Mendoza, a provincial capital of approximately one million people, is a location that provides students the opportunity to fully immerse themselves in Argentine life. Long renowned for its world-class wines, Mendoza has become the center of Argentina’s wine industry, and because of its proximity to the mountains, a center for adventure tourism.
A bustling city with a pleasant, dry desert climate and broad sycamore-lined streets, much of Mendocino life is lived outdoors in plazas, parks and sidewalk cafés, where students have many opportunities for meeting and getting to know Argentines.
In addition, Mendoza provides easy access to interesting outlying villages, mountains and rural recreational areas and is just a one hour flight from Santiago, Chile.
About the Program
The Mendoza program is offered in partnership with CELE (Centro de Español como Lengua Extranjera), an institute dedicated to teaching Spanish as a foreign language. CELE is located within the Universidad Nacional de Cuyo, Mendoza’s large regional university, and HWS students have complete access to University life, including a wide range of student organizations and activities. CELE arranges courses and a variety of excursions for our program, through which students will enhance their Spanish language proficiency and explore issues of development and the historical, political, and socioeconomic realities of Argentina and neighboring countries in the Southern Cone.
All students will take two courses offered by the HWS Faculty Director and two additional courses offered through CELE and UN Cuyo. This includes a Spanish language course (according to their level of proficiency) and one class taught in English: History and Culture of Argentina.
AMST 280 War and Memory Through a Comparative Lens (1 credit)
This course will examine two wars that occupy prominent places in their respective countries’ national memory: Argentina’s “Dirty War” and the US Civil War. As scholars have noted, beyond the obvious differences between these wars, key similarities allow for a comparison: both conflicts reflected a nation at war with itself and inflicted a broad national trauma, a response to which was a strong impulse to forget in the name of national healing and unity. The course explores the various ways in which Americans and Argentines have chosen to remember these wars through a close study of monuments and memorials. We will examine how collective memory of the wars changed over time, the role of collective memory in wrestling with a tragic past, restorative justice efforts (trials, truth commission, amnesties, pardons, and reparations), commemorative politics, and public disputes over how the war is remembered paying particular attention to the way in which the war has been remembered in public spaces and through public art.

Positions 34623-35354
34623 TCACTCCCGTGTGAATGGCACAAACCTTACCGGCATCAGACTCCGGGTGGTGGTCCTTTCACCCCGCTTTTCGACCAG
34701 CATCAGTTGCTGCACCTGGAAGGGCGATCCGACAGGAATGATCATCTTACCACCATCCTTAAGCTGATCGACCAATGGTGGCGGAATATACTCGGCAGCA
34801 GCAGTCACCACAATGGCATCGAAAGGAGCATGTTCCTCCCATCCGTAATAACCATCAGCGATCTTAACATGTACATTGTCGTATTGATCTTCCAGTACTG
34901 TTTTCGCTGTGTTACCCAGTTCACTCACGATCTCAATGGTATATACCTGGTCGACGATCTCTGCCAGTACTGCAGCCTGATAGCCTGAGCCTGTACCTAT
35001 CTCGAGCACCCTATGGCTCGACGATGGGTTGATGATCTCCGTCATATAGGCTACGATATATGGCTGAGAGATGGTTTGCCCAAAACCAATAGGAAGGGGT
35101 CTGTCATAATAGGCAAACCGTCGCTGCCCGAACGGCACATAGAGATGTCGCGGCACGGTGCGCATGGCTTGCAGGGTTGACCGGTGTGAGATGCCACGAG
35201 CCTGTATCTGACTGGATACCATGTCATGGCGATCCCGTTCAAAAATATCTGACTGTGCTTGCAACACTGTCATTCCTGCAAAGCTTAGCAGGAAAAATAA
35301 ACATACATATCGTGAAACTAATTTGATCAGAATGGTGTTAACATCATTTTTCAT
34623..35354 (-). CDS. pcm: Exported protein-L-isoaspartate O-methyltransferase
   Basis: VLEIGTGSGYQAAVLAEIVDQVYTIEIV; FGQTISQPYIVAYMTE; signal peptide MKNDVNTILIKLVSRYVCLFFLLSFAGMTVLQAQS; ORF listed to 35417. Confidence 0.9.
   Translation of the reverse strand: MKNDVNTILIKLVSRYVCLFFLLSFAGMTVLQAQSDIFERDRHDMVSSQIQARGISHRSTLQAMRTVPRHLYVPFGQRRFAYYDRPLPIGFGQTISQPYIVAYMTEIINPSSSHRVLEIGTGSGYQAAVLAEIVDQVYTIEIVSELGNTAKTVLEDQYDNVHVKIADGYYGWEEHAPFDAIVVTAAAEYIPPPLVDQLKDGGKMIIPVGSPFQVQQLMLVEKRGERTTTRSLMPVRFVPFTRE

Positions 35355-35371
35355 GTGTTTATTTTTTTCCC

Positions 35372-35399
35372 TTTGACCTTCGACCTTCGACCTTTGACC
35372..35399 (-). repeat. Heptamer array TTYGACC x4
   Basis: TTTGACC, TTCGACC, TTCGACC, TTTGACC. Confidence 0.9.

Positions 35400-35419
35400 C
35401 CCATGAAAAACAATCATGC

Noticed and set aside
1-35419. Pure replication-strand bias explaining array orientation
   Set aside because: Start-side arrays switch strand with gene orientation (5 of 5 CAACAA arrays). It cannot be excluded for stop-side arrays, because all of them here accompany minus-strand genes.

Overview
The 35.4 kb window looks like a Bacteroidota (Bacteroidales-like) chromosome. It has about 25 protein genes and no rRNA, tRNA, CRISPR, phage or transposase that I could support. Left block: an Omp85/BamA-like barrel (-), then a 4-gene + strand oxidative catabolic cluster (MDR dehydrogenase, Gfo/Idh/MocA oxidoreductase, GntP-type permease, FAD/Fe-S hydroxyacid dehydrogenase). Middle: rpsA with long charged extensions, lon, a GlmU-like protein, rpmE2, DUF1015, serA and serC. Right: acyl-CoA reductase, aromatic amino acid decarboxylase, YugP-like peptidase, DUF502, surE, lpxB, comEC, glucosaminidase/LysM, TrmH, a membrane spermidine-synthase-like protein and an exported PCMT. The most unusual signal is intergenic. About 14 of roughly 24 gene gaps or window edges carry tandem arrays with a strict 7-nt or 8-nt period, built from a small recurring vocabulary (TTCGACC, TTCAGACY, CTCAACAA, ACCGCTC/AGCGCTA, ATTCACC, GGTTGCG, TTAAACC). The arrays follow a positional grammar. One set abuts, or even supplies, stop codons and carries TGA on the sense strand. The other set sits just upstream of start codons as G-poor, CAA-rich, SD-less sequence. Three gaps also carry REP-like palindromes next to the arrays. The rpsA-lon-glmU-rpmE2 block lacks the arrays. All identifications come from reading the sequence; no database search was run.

AMST 290 The Cowboy and the Gaucho: Representations of a Global West on the Page and Screen (1 credit)
This course explores Western myths in America and Argentina and the long tradition of rendering and expressing the West in film, popular literature, and advertising through a close study of two key figures: the Gaucho (in Argentina) and the Cowboy (in America). Both emerged at similar historical moments in similar mythic landscapes characterized both by adventure, freedom, and individual opportunity as well as violence, cultural conflict, and environmental degradation. We will examine how the figures of the cowboy and gaucho are intricately intertwined with national myths about history, individuality, gender, class, and power. In addition, we will unpack the ways in which authors, filmmakers, and advertisers employ a variety of literary, cinematic, visual, and rhetorical strategies to create visions of the west and study ways in which these inventions suited the ideological needs of particular historical circumstances.
History and Culture of Argentina (1 credit)